Sen. Angus King goes over the 10 things he wished he was told when he was 18 years old during the keynote speech at Morse High School graduation Sunday, June 9. Paul Bagnall / The Times Record

Graduates for the Morse High School Class of 2024 celebrated memories made during their time at the school, focusing on essential life lessons and meeting challenges head-on during a commencement ceremony Sunday, June 9.

Watch graduating seniors Adelaide Hinds, Olive Beeton and Elizabeth Tetzlaff sing the national anthem at commencement. Jennifer Hinds video

About 160 seniors took their diplomas during a commencement ceremony in the Morse High School gymnasium, as high school closed with heartfelt speeches by the valedictorian, salutatorian, honors essayists and guest keynote speaker Sen. Angus King.

“And so, this is it,” said Salutatorian Chase Morris Roth-Wells. “Our time at Morse has dwindled, but I hope that many can join me in proudly saying that we certainly made the most of it.”

King highlighted 10 things he wished someone had told him when he was 18. Among them that it’s OK to take risks and to make mistakes; attitude is everything and makes a difference; be honest, even if it hurts; and treat your first job like it’s the most important job you ever had to make an impression and open doors of opportunity later in life.

Valedictorian Grace Violet Tetreault told the story of her time coaching rowing classes during the summer of 2022. She remembered an older adult, who she referred to as “Bob,” refused to listen to her instructions despite Tetreault competing internationally and being recruited into an Olympic development camp.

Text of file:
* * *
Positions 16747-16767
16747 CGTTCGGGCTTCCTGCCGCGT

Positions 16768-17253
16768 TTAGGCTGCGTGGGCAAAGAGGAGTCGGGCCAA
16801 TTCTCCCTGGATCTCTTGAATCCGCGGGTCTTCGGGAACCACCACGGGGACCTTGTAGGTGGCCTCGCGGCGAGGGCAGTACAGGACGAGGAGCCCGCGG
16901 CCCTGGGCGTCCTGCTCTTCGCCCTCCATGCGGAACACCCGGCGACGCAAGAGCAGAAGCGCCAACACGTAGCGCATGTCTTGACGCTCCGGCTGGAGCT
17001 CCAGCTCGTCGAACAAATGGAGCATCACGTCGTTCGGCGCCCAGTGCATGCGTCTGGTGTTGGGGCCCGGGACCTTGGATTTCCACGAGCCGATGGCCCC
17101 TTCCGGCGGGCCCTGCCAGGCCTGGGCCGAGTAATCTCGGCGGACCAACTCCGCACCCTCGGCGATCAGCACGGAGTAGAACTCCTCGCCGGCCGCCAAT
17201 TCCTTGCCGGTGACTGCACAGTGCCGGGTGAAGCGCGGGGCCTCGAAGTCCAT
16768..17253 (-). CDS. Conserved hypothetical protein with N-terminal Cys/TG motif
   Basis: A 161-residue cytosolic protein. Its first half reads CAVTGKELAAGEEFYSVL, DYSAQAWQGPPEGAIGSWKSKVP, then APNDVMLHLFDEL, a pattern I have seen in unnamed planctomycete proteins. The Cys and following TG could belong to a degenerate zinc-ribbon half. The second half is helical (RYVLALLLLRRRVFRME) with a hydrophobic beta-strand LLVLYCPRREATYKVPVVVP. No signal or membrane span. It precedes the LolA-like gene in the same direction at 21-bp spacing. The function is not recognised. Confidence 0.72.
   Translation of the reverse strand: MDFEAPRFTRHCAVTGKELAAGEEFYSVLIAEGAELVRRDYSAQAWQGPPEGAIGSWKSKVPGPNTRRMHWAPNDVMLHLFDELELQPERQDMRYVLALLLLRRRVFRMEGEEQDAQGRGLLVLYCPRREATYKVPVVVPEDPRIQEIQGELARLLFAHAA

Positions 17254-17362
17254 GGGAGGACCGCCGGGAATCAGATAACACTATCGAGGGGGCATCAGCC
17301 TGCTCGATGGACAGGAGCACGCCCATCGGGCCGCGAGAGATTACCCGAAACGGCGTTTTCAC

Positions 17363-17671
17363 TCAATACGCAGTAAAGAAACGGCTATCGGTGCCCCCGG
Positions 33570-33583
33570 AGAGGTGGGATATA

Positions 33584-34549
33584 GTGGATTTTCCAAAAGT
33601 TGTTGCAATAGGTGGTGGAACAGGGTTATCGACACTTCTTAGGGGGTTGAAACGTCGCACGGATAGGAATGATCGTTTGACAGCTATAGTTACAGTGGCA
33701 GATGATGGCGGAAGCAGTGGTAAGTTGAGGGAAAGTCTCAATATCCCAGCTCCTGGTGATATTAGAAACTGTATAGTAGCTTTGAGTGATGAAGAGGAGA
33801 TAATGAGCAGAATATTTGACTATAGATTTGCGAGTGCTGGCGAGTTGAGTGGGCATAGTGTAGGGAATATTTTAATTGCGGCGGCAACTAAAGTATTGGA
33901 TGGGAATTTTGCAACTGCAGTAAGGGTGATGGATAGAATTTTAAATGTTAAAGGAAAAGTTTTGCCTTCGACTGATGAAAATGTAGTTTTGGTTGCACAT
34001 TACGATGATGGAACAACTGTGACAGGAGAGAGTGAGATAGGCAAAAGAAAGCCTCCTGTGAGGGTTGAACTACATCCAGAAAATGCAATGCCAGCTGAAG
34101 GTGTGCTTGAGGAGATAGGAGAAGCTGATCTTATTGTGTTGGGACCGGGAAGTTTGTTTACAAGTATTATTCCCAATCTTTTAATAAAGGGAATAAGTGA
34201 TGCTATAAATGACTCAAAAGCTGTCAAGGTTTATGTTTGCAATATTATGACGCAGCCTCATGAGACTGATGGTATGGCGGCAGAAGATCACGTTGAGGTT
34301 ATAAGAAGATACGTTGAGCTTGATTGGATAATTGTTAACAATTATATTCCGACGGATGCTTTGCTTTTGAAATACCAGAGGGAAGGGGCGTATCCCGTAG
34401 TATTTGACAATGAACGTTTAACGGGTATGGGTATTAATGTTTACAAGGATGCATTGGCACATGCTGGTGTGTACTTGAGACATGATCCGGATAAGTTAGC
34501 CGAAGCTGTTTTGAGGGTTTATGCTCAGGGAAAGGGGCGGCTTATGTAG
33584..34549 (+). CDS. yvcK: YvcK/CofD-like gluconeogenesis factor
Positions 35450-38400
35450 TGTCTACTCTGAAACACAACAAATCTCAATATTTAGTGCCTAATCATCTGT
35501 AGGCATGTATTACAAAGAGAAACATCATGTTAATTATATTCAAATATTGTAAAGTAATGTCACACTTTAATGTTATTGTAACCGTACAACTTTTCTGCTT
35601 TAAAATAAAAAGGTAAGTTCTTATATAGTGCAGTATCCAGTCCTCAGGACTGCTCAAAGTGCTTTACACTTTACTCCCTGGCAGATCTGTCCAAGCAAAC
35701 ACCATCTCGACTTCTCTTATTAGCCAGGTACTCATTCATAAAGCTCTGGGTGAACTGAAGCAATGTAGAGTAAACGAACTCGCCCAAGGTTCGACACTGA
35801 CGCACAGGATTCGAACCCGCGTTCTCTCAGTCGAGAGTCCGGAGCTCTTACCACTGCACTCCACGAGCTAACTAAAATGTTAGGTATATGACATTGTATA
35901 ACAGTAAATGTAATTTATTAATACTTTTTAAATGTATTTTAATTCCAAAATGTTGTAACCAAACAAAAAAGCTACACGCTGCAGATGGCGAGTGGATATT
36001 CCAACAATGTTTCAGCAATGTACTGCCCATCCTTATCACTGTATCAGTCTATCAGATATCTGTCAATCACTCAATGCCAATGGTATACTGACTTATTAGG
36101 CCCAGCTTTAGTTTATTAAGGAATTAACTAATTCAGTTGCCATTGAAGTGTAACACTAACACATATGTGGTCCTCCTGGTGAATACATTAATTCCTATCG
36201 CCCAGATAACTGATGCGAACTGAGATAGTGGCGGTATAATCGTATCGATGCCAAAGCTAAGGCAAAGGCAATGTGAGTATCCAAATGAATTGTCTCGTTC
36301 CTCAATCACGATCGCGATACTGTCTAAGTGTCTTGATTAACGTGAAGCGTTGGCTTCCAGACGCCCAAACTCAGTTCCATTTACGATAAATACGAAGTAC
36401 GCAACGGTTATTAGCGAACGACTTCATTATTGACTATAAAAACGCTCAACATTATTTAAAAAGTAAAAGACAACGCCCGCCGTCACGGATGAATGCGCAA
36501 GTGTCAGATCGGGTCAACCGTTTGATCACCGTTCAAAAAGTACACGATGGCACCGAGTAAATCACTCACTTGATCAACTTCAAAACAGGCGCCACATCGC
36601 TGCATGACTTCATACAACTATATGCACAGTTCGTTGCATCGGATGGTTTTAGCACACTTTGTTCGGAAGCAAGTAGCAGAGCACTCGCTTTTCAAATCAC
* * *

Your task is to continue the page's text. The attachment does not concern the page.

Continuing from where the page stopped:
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“Class of 2024, I tell you this story because there will be times when you swim where your stubbornness leads you astray, and there will be times when you’re the person on the dock where no matter how loud you are, you are dismissed,” Tetreault said.

She related the experience to some of her female classmates, where no matter how qualified or loud you speak, it gets flushed out into background noise.

Morse High School Valedictorian Grace Violet Tetreault gives her speech to the 2024 Morse High School graduates. Paul Bagnall / The Times Record

“And with that, class, go forth; know that you may swim, but a shipbuilder never drowns,” Tetreault said.

Morse High School senior Class President Sebastian Davad Lafer spoke about his parents’ message to him that life is not a sprint but a marathon. He reflected on how life is not a fleeting competition where there is a clear winner or loser, but he still found great value in reexamining advice that didn’t resonate at the time.

“While my parent’s wisdom doesn’t quite mean the same to me as it did years ago, there is still great value to be gained from it,” Lafer said.

Commencement speaker Tamas Barnabas Weisz spoke about how to burst the bubble and step out to experience the world, saying that if he hadn’t done so, he would have missed out on all the experiences at Morse High School.

Weisz told the story of how he had an opportunity to finish high school early two and a half years ago, but instead, he decided to spend his last two years of high school at Morse.

Weisz is originally from a small town near Bonn in southern Germany. He remembers all the students who taught him to talk and think like an American while experiencing many different avenues of Morse High School life.


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